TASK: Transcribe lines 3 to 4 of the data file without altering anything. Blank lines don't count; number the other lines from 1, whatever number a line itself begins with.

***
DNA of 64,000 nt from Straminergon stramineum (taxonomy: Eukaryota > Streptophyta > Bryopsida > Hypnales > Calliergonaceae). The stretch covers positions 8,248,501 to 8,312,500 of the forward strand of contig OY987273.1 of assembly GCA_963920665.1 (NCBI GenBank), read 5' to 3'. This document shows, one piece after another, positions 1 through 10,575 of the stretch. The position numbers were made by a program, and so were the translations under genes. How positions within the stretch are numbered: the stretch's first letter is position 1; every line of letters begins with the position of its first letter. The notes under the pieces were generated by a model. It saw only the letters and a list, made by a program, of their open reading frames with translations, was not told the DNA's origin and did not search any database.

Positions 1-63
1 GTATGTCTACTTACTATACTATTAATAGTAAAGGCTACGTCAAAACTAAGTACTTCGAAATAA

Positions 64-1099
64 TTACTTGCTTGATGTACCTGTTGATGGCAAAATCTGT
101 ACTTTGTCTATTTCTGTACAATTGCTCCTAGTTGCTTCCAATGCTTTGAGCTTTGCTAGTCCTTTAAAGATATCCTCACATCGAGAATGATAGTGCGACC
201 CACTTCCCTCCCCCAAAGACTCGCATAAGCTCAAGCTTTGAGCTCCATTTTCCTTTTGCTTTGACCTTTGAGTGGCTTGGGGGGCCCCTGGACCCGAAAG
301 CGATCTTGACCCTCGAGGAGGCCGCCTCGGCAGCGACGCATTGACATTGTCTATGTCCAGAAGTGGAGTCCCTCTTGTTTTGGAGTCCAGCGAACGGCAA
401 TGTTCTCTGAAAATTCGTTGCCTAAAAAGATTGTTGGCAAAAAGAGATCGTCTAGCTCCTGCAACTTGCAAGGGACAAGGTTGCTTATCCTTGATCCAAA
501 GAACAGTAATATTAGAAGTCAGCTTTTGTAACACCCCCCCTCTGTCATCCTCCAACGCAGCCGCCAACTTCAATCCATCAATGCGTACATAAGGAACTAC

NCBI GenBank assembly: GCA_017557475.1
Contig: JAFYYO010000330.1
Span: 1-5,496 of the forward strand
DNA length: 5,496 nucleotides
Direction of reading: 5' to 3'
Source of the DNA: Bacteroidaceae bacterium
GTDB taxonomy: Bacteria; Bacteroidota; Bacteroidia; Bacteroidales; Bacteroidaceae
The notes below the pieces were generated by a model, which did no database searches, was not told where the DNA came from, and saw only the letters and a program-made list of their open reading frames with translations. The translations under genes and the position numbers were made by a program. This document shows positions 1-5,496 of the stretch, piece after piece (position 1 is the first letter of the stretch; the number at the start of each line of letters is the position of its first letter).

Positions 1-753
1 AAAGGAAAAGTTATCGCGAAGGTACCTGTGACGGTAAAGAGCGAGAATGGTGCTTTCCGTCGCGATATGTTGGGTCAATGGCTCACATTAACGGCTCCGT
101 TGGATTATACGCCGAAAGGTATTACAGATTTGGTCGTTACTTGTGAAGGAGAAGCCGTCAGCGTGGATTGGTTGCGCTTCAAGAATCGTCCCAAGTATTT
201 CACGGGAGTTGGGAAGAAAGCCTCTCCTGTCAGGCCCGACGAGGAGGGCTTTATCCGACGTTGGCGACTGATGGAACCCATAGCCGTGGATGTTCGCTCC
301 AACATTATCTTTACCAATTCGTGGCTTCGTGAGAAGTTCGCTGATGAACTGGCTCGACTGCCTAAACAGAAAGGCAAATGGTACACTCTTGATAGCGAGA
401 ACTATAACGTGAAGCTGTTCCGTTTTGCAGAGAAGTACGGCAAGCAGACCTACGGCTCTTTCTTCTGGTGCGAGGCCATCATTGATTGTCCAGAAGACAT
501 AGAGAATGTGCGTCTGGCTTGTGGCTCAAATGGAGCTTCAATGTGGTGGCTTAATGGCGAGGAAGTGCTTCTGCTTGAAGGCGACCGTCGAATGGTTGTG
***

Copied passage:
1 GTATGTCTACTTACTATACTATTAATAGTAAAGGCTACGTCAAAACTAAGTACTTCGAAATAA

Positions 64-1099